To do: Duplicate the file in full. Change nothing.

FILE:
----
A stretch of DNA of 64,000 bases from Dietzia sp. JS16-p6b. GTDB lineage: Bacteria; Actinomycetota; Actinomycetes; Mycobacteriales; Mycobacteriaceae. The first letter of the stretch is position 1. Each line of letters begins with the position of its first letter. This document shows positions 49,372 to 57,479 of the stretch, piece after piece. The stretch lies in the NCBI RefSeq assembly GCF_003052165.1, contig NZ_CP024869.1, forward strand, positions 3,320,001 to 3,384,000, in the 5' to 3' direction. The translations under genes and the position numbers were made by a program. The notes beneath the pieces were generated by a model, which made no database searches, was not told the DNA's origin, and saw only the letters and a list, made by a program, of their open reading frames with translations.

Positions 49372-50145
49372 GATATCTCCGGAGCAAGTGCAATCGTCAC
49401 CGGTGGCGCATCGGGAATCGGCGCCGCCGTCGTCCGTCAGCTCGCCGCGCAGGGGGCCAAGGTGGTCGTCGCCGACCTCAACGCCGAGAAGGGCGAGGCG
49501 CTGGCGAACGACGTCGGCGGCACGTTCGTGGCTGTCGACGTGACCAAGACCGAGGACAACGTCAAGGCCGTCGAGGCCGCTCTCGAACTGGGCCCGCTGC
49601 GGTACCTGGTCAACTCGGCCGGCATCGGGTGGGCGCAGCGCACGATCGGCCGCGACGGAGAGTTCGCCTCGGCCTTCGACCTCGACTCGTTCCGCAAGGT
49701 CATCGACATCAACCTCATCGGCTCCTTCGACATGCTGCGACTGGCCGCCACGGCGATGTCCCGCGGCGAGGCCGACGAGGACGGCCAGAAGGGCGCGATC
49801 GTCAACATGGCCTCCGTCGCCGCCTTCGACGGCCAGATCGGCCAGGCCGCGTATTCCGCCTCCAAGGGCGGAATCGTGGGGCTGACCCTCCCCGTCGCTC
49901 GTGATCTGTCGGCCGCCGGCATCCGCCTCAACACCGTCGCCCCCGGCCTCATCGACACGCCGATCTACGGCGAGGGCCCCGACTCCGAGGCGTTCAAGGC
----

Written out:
A stretch of DNA of 64,000 bases from Dietzia sp. JS16-p6b. GTDB lineage: Bacteria; Actinomycetota; Actinomycetes; Mycobacteriales; Mycobacteriaceae. The first letter of the stretch is position 1. Each line of letters begins with the position of its first letter. This document shows positions 49,372 to 57,479 of the stretch, piece after piece. The stretch lies in the NCBI RefSeq assembly GCF_003052165.1, contig NZ_CP024869.1, forward strand, positions 3,320,001 to 3,384,000, in the 5' to 3' direction. The translations under genes and the position numbers were made by a program. The notes beneath the pieces were generated by a model, which made no database searches, was not told the DNA's origin, and saw only the letters and a list, made by a program, of their open reading frames with translations.

Positions 49372-50145
49372 GATATCTCCGGAGCAAGTGCAATCGTCAC
49401 CGGTGGCGCATCGGGAATCGGCGCCGCCGTCGTCCGTCAGCTCGCCGCGCAGGGGGCCAAGGTGGTCGTCGCCGACCTCAACGCCGAGAAGGGCGAGGCG
49501 CTGGCGAACGACGTCGGCGGCACGTTCGTGGCTGTCGACGTGACCAAGACCGAGGACAACGTCAAGGCCGTCGAGGCCGCTCTCGAACTGGGCCCGCTGC
49601 GGTACCTGGTCAACTCGGCCGGCATCGGGTGGGCGCAGCGCACGATCGGCCGCGACGGAGAGTTCGCCTCGGCCTTCGACCTCGACTCGTTCCGCAAGGT
49701 CATCGACATCAACCTCATCGGCTCCTTCGACATGCTGCGACTGGCCGCCACGGCGATGTCCCGCGGCGAGGCCGACGAGGACGGCCAGAAGGGCGCGATC
49801 GTCAACATGGCCTCCGTCGCCGCCTTCGACGGCCAGATCGGCCAGGCCGCGTATTCCGCCTCCAAGGGCGGAATCGTGGGGCTGACCCTCCCCGTCGCTC
49901 GTGATCTGTCGGCCGCCGGCATCCGCCTCAACACCGTCGCCCCCGGCCTCATCGACACGCCGATCTACGGCGAGGGCCCCGACTCCGAGGCGTTCAAGGC